Here’s the story that I tell my students when it comes to risk-taking and confidence: “This 20 year old kid at Stanford—he woke up one day and thought, ‘Why don’t I send picture text messages, but they’re going to delete after 3 seconds?’” I tell my students that if they came up with that idea, they would probably think that it was stupid and go about their day. But, this kid had so much confidence in his idea that he not only built this business, but he turned down $3 billion from Facebook, for an application that essentially does absolutely nothing. My girls can build things like Snapchat in 2 weeks, and so I always tell them: “Think about Snapchat. Does your thing do more than Snapchat? Then you should be willing to turn down a $3 billion investment.” For whatever reason, we’re been trained not to jump headfirst, not to take risks, and not to have confidence. That’s why when I’m designing curriculum, I try my best to inject confidence into the material. At the end of the day, if you’re not confident in yourself, it affects your learning.
Her Agenda: Tell us more about being a comedian.
Ashley Gavin: I always loved theater and acting, and I never knew how these would combine with computer science. I tend to keep them separate, except when I teach, because teaching is very much a performance. When I moved to New York, I really just wanted to find a way to make people laugh, whatever it was. So, I tried improv and did that for three years. I also did sketch writing and videos, and the one thing I never tried was standup comedy. So, I decided to take a course. I specifically signed up with a woman because I wanted a woman’s perspective. My instructor’s name was Veronica Mosey—you may have seen her on Comedy Central or Letterman.
At my first class, I found out that in standup comedy, it’s terrible to follow someone who does really poorly. It’s the worst because the audience is dead no matter how funny you are. You have to pick them up out of the grave, which can be very hard to do. So in class, we were going around and doing our material. The guy before me was truly atrocious, and when it was my turn and I said my jokes, no one laughed. And I thought, “Oh my god. I tested this on a bunch of people.” It was the first time in my life where I had tried to be funny, and no one laughed. So, I went home and cried; I had to tell myself what I tell my students: have confidence in yourself. I eventually got over it.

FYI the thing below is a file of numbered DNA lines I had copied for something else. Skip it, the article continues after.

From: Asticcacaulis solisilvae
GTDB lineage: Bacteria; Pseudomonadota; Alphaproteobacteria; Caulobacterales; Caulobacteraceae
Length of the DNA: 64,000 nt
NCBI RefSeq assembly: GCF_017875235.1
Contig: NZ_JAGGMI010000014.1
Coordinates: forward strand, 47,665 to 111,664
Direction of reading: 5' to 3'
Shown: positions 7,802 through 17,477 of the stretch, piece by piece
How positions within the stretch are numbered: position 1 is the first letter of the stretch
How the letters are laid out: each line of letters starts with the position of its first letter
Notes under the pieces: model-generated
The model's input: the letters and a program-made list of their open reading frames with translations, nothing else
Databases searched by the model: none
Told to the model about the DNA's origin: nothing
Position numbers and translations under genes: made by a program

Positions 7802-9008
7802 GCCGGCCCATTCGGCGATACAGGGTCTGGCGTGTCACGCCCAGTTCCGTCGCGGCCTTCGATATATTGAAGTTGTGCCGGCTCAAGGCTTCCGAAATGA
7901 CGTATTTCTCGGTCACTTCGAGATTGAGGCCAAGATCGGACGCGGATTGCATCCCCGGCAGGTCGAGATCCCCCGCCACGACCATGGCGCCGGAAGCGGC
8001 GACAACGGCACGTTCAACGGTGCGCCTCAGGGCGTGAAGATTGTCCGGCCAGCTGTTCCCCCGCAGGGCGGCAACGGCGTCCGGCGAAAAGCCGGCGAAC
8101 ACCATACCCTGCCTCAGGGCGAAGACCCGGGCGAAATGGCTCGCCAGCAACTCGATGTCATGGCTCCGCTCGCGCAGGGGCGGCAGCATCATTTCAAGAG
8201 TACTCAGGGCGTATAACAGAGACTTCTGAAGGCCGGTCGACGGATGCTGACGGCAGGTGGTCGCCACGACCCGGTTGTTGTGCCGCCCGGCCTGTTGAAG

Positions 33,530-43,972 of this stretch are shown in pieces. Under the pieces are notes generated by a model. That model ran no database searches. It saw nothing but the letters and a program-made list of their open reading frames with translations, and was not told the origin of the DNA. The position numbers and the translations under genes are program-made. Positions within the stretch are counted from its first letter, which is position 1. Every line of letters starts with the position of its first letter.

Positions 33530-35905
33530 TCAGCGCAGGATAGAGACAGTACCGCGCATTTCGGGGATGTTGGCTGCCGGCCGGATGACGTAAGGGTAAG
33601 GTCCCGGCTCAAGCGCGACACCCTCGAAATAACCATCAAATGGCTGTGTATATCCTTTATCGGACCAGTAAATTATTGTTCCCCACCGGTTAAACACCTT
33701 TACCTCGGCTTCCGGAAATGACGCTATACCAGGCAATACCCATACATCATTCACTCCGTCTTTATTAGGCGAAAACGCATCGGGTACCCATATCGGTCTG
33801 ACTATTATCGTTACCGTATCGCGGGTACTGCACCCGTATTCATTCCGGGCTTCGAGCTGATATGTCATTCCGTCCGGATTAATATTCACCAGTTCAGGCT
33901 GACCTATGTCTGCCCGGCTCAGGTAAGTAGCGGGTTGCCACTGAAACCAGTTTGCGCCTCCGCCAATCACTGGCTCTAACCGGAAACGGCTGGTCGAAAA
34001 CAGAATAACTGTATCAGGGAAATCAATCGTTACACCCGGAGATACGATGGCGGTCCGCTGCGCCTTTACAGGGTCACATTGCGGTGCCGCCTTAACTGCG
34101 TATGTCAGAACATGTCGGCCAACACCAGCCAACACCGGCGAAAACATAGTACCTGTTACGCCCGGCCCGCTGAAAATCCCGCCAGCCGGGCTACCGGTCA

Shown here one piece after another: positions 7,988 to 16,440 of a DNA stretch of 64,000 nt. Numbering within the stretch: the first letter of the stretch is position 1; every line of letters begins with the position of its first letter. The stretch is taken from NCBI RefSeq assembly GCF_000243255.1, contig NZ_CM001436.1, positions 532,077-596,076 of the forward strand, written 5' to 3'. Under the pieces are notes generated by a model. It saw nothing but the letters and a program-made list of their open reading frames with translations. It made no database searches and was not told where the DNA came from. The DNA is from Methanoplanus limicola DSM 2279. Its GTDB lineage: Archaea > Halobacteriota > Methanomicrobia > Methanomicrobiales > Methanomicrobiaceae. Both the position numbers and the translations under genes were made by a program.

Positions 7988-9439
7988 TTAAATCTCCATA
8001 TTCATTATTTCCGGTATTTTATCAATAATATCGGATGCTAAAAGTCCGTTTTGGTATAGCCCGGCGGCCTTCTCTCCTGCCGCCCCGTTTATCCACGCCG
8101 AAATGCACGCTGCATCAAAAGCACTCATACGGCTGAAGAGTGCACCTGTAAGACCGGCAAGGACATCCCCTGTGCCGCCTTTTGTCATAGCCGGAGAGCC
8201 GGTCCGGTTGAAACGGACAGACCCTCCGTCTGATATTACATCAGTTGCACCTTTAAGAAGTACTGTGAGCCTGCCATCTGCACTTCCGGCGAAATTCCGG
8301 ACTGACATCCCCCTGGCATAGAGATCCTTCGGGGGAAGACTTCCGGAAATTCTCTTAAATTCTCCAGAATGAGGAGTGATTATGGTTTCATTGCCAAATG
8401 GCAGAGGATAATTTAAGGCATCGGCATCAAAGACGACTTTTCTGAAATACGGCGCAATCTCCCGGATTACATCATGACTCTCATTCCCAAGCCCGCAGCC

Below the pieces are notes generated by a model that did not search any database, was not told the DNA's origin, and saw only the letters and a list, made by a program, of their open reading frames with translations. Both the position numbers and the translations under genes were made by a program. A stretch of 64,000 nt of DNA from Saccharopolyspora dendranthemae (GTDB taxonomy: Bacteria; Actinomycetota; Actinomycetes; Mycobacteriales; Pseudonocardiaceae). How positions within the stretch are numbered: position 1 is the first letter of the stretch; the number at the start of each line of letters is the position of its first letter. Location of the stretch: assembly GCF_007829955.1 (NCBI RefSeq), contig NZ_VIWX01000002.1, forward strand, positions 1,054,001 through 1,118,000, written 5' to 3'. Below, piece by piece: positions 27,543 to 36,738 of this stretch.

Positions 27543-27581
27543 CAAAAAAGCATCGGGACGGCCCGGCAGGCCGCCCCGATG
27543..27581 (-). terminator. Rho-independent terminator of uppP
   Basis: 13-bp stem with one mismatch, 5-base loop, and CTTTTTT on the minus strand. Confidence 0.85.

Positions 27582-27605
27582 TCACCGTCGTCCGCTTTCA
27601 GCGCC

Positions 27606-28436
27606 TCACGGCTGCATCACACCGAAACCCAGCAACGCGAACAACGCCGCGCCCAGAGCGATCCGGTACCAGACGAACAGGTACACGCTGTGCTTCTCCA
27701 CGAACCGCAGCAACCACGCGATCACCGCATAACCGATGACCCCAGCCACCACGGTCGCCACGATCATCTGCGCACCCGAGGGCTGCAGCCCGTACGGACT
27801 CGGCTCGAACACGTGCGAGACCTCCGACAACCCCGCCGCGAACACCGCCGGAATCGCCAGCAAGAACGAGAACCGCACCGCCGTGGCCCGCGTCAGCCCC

Her Agenda: As a comedian, who are your role models and why?
Ashley Gavin: I love basically every female comedian ever: Joan Rivers, Amy Schumer, Moms Mabley, Phyllis Diller. In terms of influences, I love Amy Poehler just because of her scrappiness and confidence. There’s a story about Amy Poehler and SNL: she was backstage and telling a joke. Some people laughed and apparently Jimmy Fallon said, “I don’t think that’s so funny.” Then Amy Poehler, according to the story says, “Well I don’t give a shit if you think it’s funny.” And I just…I love that. I think that’s so great! The idea that we should just do the material that we want to do and not worry about whether or not this one certain kind of person thinks it’s funny.
I believe Sarah Silverman made a comment on that, also. A lot of people think that for a woman comedian to be successful, she needs to make her material accessible for everybody. But there are tons of male comedians out there who are just not funny to women. They’re kind of abusive to women, and men think they’re hilarious. Why can’t that be the same way for women? Why can’t there be female comedians that men hate and women love?
Her Agenda: What motivates you?
Ashley Gavin: I think in both teaching and comedy, the same thing: I hope that after someone has a lesson with me or comes to a comedy show, that they will leave thinking about the world and themselves a little differently.
Her Agenda: Any parting thoughts or words of wisdom?
Ashley Gavin: Here’s an interesting story that people like to hear: when I was in high school, I got a lot of D’s and C’s. Math and science were where I did the worst. It wasn’t that I was lazy – I had a tutor and was trying really hard. So, people frequently ask, “How the hell did you end up working at MIT?”
My students think that if you’re not a math geek, then you can’t do computer science. In fact, math has very little to do with computer science. We use things that are part of math, like addition, subtraction, multiplication, and division—things that pretty much everyone comes out of high school knowing.
So, here’s what I’d like people to know: anyone can learn how to code. You shouldn’t worry about your educational background or your math background. It can be easily overcome.